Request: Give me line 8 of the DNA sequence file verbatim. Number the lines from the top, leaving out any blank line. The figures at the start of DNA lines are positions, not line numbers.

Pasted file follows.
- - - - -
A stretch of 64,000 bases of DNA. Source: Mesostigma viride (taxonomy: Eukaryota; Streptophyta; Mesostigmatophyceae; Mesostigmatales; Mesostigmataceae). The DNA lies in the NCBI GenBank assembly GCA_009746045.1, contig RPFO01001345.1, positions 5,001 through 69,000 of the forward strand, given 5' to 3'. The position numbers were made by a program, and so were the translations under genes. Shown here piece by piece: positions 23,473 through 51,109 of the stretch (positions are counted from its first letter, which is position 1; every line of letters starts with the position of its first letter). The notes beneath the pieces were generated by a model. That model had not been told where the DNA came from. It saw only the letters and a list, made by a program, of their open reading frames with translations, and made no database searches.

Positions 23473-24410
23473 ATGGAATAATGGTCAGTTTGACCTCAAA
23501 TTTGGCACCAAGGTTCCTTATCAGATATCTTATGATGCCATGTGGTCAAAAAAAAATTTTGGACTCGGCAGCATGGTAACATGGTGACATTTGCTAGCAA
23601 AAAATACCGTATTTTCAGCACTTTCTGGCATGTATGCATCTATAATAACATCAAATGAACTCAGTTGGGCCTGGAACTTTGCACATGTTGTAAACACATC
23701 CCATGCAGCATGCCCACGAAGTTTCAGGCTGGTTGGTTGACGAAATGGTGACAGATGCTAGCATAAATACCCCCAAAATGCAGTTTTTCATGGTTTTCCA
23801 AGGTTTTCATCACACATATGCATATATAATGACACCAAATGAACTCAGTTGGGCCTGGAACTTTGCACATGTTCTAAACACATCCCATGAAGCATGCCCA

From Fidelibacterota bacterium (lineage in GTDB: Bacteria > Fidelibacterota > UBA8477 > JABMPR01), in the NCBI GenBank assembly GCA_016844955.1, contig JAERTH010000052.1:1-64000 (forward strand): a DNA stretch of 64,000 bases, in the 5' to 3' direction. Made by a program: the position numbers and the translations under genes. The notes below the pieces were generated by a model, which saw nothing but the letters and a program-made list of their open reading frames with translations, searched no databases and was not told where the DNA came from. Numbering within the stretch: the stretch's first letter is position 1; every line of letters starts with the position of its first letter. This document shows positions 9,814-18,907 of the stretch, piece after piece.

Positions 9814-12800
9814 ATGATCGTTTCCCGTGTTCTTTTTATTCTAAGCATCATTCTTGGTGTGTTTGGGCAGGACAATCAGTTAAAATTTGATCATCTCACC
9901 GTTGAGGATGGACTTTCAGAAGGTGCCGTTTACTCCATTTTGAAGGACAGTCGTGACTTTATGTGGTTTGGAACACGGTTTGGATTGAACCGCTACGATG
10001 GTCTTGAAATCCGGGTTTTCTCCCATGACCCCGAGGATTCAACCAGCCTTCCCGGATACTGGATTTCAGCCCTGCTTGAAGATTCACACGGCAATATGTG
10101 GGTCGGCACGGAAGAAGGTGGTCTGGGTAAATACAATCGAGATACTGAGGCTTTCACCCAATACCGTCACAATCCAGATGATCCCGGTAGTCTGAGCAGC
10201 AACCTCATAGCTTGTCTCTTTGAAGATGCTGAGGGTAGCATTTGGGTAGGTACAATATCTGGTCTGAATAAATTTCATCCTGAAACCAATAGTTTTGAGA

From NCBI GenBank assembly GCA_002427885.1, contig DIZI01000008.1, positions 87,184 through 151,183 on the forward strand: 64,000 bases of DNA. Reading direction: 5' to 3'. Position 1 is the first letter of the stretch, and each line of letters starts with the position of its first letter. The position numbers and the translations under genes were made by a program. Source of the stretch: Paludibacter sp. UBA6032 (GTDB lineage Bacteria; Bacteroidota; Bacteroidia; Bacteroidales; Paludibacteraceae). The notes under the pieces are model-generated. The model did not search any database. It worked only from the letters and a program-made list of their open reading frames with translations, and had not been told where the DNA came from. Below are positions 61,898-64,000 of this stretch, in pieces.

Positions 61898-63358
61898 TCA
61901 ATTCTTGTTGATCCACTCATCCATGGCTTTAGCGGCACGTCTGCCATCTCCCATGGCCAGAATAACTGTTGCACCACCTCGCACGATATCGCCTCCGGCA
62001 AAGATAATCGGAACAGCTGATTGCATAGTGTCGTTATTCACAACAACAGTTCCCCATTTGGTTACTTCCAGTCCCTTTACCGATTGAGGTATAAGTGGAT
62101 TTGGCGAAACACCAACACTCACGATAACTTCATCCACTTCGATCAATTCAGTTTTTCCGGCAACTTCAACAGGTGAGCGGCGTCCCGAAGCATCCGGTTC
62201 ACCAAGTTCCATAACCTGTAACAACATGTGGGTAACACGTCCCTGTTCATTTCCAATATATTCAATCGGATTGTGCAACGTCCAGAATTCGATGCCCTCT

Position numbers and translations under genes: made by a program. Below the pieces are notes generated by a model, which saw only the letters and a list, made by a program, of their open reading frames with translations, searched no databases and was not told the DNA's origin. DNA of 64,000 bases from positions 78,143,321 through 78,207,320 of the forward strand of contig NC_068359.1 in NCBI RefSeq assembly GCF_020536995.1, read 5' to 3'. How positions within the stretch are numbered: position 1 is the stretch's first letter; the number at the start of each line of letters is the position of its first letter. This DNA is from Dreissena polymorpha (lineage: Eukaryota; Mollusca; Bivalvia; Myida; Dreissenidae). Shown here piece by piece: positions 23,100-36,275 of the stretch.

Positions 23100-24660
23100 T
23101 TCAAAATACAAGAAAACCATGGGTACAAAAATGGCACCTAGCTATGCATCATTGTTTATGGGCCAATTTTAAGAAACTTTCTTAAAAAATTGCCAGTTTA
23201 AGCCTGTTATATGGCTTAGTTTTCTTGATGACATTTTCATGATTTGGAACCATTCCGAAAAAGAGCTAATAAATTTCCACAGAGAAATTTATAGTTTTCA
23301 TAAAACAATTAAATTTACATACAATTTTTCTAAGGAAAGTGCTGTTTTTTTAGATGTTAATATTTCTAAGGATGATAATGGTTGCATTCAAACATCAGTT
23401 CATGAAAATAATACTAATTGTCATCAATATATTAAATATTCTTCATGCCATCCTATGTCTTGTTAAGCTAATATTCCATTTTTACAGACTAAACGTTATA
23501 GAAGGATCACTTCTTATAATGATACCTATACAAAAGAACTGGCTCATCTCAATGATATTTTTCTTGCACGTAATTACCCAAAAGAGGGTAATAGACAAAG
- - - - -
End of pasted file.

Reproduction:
From Fidelibacterota bacterium (lineage in GTDB: Bacteria > Fidelibacterota > UBA8477 > JABMPR01), in the NCBI GenBank assembly GCA_016844955.1, contig JAERTH010000052.1:1-64000 (forward strand): a DNA stretch of 64,000 bases, in the 5' to 3' direction. Made by a program: the position numbers and the translations under genes. The notes below the pieces were generated by a model, which saw nothing but the letters and a program-made list of their open reading frames with translations, searched no databases and was not told where the DNA came from. Numbering within the stretch: the stretch's first letter is position 1; every line of letters starts with the position of its first letter. This document shows positions 9,814-18,907 of the stretch, piece after piece.